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The Life List: Tips on lifting weights safely for seniors

The Life List: Tips on lifting weights safely for seniors

Published on

17 Jan 2023

Published by

The Straits Times

SINGAPORE – Strength training has plenty of benefits for seniors. It helps prevent osteoporosis by stimulating muscle and bone growth, combats weakness and reduces the risk of falls, among other gains. But there are many factors to consider before starting to train with weights, say fitness experts. 


Take into account medical conditions


Ms Wendy Cho, a master fitness trainer at True Fitness, says: “Naturally, due to age, seniors may have medical conditions. Hence, it is recommended that they get clearance from a physician before starting any form of strength training.”


Mr John Cheah, who heads coach development at Level Gym, says seniors need to take into consideration any heart or lung conditions they might have. “A big part of lifting weights involves the way an individual connects his or her breath to his or her movement. It’s not to say that if you have these conditions, you can’t start lifting, but more attention needs to be brought into the training session.”


Keep your trainer informed


Mr Cheah also highlights the importance of sharing one’s background and circumstances with the trainer before starting a workout. 


“If a senior has a sprain or lack of mobility or had surgery before, modifications to the fitness plan should be made to increase the efficacy and safety of the session,” he says. 


For instance, if a person cannot touch his or her toes due to tight hamstrings and calves or a past injury, it would be advisable to gradually ease the individual into the movement with the help of a foam roller or trigger ball, which can relieve muscle tightness, he notes. 


Breathing properly is key


Dr Shannon Chia, team lead at Sport Singapore’s Active Health division, says it is crucial to breathe correctly. This means exhaling when lifting, pushing or pulling, as opposed to holding one’s breath, especially for seniors with hypertension, as doing so will cause a spike in blood pressure. 


“Not only does proper breathing support the exertion of the exercise and allow for better control of movement, but it also prevents injuries such as hernia or dizziness due to lack of oxygen to the brain,” she adds.


Start slow and go slow


Dr Chia says a general guide is to start with bodyweight exercises before progressing to using a light resistance band.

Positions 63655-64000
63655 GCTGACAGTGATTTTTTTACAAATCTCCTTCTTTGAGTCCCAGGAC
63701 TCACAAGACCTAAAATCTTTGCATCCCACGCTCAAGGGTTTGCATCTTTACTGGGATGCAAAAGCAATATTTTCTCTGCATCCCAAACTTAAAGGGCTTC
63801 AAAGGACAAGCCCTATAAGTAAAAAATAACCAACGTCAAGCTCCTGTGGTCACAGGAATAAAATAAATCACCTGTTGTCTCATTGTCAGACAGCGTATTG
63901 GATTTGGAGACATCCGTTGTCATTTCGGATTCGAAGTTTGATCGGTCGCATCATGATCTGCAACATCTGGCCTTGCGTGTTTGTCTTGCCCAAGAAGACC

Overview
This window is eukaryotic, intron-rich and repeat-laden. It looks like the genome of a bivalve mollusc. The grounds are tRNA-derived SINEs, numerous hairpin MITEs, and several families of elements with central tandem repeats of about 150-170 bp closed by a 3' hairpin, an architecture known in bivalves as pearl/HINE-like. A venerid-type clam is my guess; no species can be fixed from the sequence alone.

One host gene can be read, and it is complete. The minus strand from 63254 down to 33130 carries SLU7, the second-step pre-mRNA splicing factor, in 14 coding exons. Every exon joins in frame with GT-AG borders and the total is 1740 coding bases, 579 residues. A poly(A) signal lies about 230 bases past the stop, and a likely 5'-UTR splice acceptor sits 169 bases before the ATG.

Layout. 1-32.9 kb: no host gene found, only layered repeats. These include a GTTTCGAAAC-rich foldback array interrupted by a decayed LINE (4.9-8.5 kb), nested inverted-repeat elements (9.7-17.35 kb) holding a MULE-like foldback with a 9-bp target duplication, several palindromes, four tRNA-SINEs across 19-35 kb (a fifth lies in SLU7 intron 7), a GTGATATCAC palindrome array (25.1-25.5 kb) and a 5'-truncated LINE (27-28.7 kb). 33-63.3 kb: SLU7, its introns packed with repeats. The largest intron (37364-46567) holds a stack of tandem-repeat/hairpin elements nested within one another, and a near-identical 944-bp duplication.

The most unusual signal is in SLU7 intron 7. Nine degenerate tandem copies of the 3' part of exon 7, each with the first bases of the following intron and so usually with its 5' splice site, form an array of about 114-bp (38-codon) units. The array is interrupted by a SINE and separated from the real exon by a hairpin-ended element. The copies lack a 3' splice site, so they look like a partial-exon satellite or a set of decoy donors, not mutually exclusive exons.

Resistance bands, she notes, are not reliant on gravity and therefore reduce joint compression. They are an effective and safer alternative to free weights, although both are convenient aids that can be used at home. 


Free weights involve more muscles and greater stability and balance, and are best used under supervision, especially for seniors without exercise experience, she adds.


A person’s susceptibility to injury during weight training depends more on the way the training programme is carried out and less on how old they are, says Mr Cheah.


Seniors should avoid sessions revolving around fast-moving, time-based workouts when they begin training and instead look to steadily increase volume and range of mobility through thoughtful movement, he advises. 


“Anyone starting to exercise should not jump into intense levels of activity as it can increase risk of injury, so it is important to start slow,” he says.


Warm up and cool down


Incorporating five to 10 minutes of warm-up and cool-down before and after exercising is also vital to prevent injury. 


“The warm-up increases body and muscle temperature and gradually prepares the heart and lungs for exercise, while the cool-down helps with the gradual recovery of heart rate and blood pressure to prevent any adverse effects that might be associated with the sudden stoppage of activity,” says Dr Chia.


Never too late to start


The best part about weight training is that it is never too late to start, say fitness trainers.


“We see seniors over the age of 60 come in for training sessions and, over time, they get stronger, more flexible and happier because the best way to age is gracefully, and with a decent amount of strength,” says Mr Cheah.



Source: The Straits Times © Singapore Press Holdings Limited. Reproduced with permission.

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